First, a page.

The US also favoured the Poseidon, although for more technical reasons. They felt that while the decoy approach was useful against near-term ABMs deployed by the USSR, that it was considerably less useful against "point defence" type interceptors. This is because the decoys are so much lighter than warheads; when they started to hit the upper atmosphere the decoys would slow more than the warheads and thus "declutter", allowing the warheads to be attacked. This would require a much faster-reacting system than a long-range interceptor, one that could safely wait until only a few moments before detonation, but this was by no means impossible and was part of the US's own ABM systems.

As the UK had decided to produce its own warheads and bus, this option would require considerable development effort in order to produce a new MIRV bus of their own. Although in theory the UK might be able to use the US-designed bus, these options were being explored in the midst of the ABM Treaty, and it was not clear whether or not the treaty might forbid this technology being transferred. Some related options were explored, including "Option M" which used a simple "de-MIRVed" bus, "Hybrid" (or "Stag") which put the newer Poseidon warheads on the existing Polaris A3T missiles, and "Mini Poseidon", a similar adaptation with a smaller six-Poseidon-warhead payload on the A3T.

In the end the higher levels of the British political system decided against the urgings of their own Chiefs of Staff and went with the penaid approach on the existing A3T missile. This decision was made official late in 1973 by the Edward Heath administration, who changed the name from Super Antelope to Chevaline. The name 'Chevaline' was the result of a telephone call to London Zoo from an official at the Ministry of Defence. Prompted by a request for a name-change from his boss, the Secretary of State for Defence, Lord Carrington, the official asked the zoo to 'imagine an animal like a large antelope' and inquired whether there was such a beast. The zoo told him there was a South African creature called a Chevaline, and the official 'thought that sounded rather good'.[2] (The creature to which the zoo was probably referring was the Roan Antelope, Hippotragus equinus which is known in French as 'Antilope chevaline'.)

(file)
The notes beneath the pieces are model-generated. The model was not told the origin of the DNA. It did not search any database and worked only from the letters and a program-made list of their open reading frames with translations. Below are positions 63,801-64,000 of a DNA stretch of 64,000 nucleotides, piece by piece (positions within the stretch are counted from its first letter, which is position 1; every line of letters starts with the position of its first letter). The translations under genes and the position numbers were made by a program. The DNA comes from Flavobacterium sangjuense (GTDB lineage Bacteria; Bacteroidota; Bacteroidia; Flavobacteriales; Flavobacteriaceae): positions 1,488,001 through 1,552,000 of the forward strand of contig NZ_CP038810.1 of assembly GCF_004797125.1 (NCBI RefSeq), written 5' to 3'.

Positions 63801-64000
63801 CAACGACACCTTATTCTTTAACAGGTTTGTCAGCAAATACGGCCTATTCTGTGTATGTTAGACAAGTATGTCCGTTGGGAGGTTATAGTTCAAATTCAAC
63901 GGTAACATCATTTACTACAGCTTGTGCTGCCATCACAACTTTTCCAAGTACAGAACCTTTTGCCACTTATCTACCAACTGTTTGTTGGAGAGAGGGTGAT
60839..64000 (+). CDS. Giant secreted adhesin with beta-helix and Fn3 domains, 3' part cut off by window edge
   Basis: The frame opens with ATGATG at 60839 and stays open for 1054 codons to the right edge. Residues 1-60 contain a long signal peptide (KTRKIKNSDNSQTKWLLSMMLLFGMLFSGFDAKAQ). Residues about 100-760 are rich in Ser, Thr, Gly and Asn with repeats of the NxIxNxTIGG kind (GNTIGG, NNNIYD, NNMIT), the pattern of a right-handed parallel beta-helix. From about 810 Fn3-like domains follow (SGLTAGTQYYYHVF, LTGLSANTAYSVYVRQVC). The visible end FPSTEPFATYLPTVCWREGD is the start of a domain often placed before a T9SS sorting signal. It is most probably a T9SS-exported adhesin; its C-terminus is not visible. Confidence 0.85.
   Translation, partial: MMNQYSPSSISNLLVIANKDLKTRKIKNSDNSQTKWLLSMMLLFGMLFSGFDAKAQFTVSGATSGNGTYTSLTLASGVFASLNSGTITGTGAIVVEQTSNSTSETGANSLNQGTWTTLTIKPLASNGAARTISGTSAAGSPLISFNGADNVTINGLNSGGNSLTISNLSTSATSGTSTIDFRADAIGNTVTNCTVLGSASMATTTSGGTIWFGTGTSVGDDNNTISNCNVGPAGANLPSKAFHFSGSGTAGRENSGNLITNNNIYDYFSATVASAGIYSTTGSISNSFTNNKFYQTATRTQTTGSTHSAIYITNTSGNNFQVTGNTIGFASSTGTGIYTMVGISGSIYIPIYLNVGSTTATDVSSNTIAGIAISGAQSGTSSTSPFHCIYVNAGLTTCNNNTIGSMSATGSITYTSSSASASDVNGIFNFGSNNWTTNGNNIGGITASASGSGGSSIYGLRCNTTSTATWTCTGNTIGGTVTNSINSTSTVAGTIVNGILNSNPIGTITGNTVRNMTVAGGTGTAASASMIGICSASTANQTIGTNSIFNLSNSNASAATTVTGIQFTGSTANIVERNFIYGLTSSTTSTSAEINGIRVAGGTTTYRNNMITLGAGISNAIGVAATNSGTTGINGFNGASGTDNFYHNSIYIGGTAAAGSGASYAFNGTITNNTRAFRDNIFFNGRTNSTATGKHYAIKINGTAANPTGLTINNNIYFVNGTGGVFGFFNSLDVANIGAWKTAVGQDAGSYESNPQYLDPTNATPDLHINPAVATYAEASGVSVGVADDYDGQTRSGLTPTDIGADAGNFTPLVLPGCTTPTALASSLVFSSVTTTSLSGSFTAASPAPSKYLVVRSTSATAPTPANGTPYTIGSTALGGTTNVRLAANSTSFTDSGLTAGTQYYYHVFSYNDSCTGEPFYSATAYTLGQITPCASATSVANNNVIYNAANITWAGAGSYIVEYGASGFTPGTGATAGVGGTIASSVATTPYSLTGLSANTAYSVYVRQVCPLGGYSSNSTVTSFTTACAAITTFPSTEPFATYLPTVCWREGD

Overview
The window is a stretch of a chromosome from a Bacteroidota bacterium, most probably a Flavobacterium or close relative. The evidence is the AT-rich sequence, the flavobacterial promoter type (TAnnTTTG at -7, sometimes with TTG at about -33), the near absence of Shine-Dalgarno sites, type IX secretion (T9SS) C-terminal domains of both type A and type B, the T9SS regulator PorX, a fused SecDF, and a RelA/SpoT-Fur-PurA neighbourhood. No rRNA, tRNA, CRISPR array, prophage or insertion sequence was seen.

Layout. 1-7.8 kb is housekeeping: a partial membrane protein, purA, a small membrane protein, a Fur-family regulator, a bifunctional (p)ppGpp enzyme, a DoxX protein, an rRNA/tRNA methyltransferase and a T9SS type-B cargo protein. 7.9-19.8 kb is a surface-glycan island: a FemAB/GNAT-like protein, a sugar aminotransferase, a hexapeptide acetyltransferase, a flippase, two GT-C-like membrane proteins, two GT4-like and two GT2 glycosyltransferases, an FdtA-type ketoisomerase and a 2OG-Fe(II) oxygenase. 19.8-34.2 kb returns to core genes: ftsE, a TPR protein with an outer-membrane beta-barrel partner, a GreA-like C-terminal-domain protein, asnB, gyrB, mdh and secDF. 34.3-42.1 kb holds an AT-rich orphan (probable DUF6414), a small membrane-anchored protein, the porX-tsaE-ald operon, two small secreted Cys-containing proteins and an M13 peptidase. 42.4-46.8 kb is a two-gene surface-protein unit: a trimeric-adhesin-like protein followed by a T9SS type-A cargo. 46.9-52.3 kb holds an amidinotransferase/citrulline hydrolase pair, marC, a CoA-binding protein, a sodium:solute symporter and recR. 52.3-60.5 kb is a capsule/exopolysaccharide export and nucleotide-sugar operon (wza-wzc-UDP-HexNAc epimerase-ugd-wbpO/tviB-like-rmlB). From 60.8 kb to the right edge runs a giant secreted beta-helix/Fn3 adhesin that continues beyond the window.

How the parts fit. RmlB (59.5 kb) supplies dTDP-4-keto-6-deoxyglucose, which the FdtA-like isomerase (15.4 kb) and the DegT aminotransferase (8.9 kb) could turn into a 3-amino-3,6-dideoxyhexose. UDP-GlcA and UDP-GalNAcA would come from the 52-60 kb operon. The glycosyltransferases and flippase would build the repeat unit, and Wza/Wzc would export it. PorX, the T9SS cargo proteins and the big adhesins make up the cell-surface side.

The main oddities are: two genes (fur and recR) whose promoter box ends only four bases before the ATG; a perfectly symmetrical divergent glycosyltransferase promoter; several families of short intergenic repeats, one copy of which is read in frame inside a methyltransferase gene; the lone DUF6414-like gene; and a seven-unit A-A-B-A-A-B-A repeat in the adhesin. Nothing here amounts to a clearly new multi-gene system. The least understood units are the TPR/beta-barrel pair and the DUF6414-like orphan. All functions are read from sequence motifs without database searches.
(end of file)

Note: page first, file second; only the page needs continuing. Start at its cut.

Initially it was planned to make the project public, but a change of government in the 1974 elections ended these plans. A new review again concluded that the project should continue, even though the naval staff continued to be opposed. Full development started in January 1975.

Chevaline patrol limits at 1,950 nautical miles (3,610 km) from Moscow are shown in comparison to the original 'unimproved' Polaris A3T range of 2,500 nautical miles (4,600 km).[3] Not all the sea areas inside the patrol limits are usable for nuclear submarines as they may be too shallow or otherwise constricted. One example would be the North Sea, both as mostly too shallow and also constricted by shipping routes and oilfields. Similarly, the Arctic ice pack limited northwards deployment; and the Black Sea was a no-go area. As far as is known, the British Polaris submarines never deployed into the Mediterranean Sea.


The project was carried out in extreme secrecy by a team consisting of the Atomic Weapons Establishment (AWE) at Aldermaston, the Royal Aircraft Establishment (RAE) at Farnborough, and Hunting Engineering at Ampthill, Sperry Gyroscope at Bracknell, Lockheed Aerospace in the United States, and others too numerous to mention, both in the US and the UK. The system was tested at the US Eastern Test Range, Cape Canaveral, and the warheads were tested with two full scale underground nuclear tests - 'UGT's - (Fallon UGT in 1974 and Banon UGT in 1976) at the Nevada Test Site. There were also numerous weapon effects tests to prove the RV/warhead resistance to the radiation-effects of the Galosh warhead; and there were numerous missile tests at the Woomera Missile Range, Australia, to develop various aspects of the RVs, the PAC and decoys. Recent declassifications of official files show that more than half the total project costs were spent in the United States, with industry and government agencies.